For many years I said, “I want to be a writer.” Or sometimes it was, “I want to publish a book before I die.” I dreamed of having the time and opportunity to put my ideas on the page, and how wonderful it would be to do what I was meant to be doing. I would have jobs that took me away from home and my computer and think longingly about being cocooned in my room with a cup of tea and my words.
I read about how some writers wrote through the nights after finishing their day jobs. Franz Kafka worked in a post office and then came home to write, while drinking gallons of coffee. His stories of men who dream of becoming cockroaches and wake to find themselves living the nightmare, or men trapped in the maze of bureaucratic justice systems don’t seem so hard to imagine when I think of the lunacy of my own overworked mind on little sleep. I suppose it’s not surprising that he died young and exhausted.
Or other writers who woke at five a.m. to write in the silent predawn hours, no matter how late they had been up. I’d think of them, and then guiltily turn back over to my pillow. I wanted to be a writer, yes, but at the moment sleep seemed much more inviting. Actually, at every moment sleep usually seems more inviting than anything.
When my husband and I moved to Texas from the east coast I asked if I could take a few months off so I could write. We moved in September, not a great time to find a teaching job at a college, and so I thought I’d get a part time job, and write while I waited for the next semester to begin. And I did write, but I also panicked about finding work, and about finishing a master’s degree only to be a freeloading housewife to my poor husband. I baked a lot of desserts and cooked a lot of elaborate meals that fall while watching Mary Tyler Moore handle being Dick Van Dyck’s housewife with such grace.
During the past two school years I was so busy keeping my head above my workload and spending time with my neglected husband (the man went from having a home cooked meal daily to eating by himself most nights) that I didn’t feel too guilty about not squeezing in writing time. I could do it during the summers! After all, what was the point of having a low paying job with summers off, if not to pursue your passions?
And I did write, at least most days. I created a routine for myself that made it a habit rather than a flight of inspiration. But, this fall I didn’t return to the daily grind of the classroom. I began teaching two days a week in the mornings, and spending my afternoons at an art program. Suddenly, I had three mornings a week I could dedicate to writing! It isn’t a lot of time, but it’s a habit and it’s all mine!
But then, money, and all of the tentacles of anxiety that come with money, raised its head. My poor, ancient, paid off Toyota broke down and had to be replaced with a newer model and a monthly loan payment. My husband’s company cut back on hours and I started to worry that my current jobs weren’t going to be enough. I told a preschool I substitute for I could work some more hours a few weeks ago. And there went my three lovely free mornings.
You see, I have a hereditary problem. My mother is a carrier, and she passed it on to me and my sisters. If you ask me something to my face and catch me off guard I CANNOT TELL A LIE. So, if you happen to be the manager of a preschool who needs a substitute and you ask me via text message if I can work I can easily tell you that I am busy. But if you ask me to my face as I’m about to leave for the day then all of a sudden I forget that I promised myself I’d write in the mornings and instead I’m telling you that I would gladly work for you! Whatever you need! I’m flexible! Never mind the fact that I’m giving up my dreams of actually being able to write! I’ll take the measly paycheck instead!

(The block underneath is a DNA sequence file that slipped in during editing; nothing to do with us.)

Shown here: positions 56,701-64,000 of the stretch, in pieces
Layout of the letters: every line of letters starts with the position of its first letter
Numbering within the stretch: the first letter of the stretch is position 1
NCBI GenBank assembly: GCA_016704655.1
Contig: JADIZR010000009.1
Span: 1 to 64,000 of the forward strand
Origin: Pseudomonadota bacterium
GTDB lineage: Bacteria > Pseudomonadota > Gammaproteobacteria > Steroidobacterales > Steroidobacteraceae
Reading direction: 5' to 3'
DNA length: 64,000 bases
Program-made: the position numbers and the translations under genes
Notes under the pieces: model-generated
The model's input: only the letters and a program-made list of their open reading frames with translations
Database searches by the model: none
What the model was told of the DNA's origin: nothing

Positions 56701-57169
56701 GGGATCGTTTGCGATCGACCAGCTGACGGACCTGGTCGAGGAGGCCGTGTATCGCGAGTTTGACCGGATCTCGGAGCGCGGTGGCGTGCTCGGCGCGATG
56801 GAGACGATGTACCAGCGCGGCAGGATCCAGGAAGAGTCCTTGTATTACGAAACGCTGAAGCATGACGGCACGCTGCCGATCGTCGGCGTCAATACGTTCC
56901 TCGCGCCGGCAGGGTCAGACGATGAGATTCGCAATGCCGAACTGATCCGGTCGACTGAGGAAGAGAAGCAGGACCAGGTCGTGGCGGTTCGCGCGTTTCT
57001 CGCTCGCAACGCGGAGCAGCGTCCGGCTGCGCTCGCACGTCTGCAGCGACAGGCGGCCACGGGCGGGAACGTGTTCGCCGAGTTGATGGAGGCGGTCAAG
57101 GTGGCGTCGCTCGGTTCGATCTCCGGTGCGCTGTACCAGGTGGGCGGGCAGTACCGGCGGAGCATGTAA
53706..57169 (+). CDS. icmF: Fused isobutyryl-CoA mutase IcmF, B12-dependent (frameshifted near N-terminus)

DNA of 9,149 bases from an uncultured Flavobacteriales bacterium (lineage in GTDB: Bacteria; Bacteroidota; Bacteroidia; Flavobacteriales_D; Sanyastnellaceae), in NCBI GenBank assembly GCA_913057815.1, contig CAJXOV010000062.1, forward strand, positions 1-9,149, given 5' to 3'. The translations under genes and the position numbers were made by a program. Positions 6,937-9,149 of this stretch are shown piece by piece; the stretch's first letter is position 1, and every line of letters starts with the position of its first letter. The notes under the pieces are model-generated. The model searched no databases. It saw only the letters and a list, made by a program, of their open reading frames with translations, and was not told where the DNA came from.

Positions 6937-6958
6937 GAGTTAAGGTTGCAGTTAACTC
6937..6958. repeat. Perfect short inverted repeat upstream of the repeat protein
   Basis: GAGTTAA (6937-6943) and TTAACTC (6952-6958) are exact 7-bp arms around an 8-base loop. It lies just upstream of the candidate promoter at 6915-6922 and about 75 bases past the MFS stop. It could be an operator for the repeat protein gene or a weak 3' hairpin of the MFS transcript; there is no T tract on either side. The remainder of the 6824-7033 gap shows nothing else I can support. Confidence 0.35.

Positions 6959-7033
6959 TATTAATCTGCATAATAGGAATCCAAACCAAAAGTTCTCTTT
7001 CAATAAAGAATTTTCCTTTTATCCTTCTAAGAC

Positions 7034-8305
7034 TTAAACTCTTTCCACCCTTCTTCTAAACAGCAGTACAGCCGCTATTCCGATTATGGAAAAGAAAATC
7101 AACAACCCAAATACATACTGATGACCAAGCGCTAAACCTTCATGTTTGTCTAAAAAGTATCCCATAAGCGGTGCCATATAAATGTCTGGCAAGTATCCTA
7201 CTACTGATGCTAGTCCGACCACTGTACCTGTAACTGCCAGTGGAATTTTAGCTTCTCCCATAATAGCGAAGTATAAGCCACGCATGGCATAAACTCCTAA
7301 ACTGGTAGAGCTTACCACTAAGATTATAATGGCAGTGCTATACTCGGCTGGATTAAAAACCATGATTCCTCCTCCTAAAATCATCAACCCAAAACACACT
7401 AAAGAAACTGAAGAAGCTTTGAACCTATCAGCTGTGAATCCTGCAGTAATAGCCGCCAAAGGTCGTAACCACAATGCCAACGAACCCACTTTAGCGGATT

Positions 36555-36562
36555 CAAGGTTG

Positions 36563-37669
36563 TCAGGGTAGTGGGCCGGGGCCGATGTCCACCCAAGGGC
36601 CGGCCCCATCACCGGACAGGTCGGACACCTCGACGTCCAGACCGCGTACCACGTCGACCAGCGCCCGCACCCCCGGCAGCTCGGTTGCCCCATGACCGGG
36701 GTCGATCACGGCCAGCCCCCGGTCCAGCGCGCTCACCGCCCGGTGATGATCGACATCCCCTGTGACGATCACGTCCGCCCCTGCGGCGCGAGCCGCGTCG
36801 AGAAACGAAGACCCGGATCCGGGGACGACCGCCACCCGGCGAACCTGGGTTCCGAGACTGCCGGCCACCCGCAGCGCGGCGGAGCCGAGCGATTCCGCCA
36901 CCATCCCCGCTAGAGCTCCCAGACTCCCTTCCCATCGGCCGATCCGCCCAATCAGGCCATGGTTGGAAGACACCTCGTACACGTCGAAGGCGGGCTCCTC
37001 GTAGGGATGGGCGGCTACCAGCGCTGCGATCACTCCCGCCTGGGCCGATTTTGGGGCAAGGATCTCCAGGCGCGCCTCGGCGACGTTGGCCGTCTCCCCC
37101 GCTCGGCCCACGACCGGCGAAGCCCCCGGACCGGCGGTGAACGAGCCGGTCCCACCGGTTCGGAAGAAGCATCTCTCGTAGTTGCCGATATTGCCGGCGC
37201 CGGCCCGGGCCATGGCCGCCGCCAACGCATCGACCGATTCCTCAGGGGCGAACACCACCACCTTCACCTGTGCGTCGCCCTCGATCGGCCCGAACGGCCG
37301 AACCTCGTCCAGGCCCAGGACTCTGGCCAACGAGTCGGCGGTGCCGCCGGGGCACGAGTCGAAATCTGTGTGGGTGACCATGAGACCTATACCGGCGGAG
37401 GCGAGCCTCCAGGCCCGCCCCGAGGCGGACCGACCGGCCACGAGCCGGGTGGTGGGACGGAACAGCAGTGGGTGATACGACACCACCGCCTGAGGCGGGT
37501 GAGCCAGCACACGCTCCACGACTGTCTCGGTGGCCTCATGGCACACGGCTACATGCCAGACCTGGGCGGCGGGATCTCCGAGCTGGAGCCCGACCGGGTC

Somehow, the fact that I want to use that time for myself does not seem valuable to myself. It could be going to the gym time, or massage time, or spending it with my husband time, but if it’s “me” time then it is somehow less valuable time. I’ve seen my mother do this for years, and other women I know too. It seems to be a common enough problem among women. They will sacrifice whatever they have to, as long as they don’t say NO and look like a bitch for not being free to do whatever you need.
And I have slowly come to the realization that this is me causing myself to give up on my dreams. This is me looking at my future self and saying, “I wish I had done that” and this is me looking at my younger self and saying “those dreams you thought were so important are meaningless compared to this quotidian chore that I will probably forget I ever did in a few hours”. Emma O’Donoghue said in an interview that she has an amazing capacity for ignoring dirty dishes so that she can get to her writing. Well, I already have an amazing capacity for ignoring them. I might as well use the excuse that I was writing as a way to keep ignoring them.
So, I have at last given myself a good hard shake and have decided that I cannot continue to sacrifice my passions and my goals, simply because they are MY passions and MY goals. If it is important enough for me to want to quit my full time job and take the pay cut, if it is important enough for me to think about it for all these years, and dream of it, then it is important enough for me to take seriously. And if I don’t take my writing seriously, then how can I expect someone else to? I’m standing up for ME today by saying, “after next week I will not be able to work any more hours. I do not have the time.”
But, I did do it by text. Baby steps, people! Baby steps.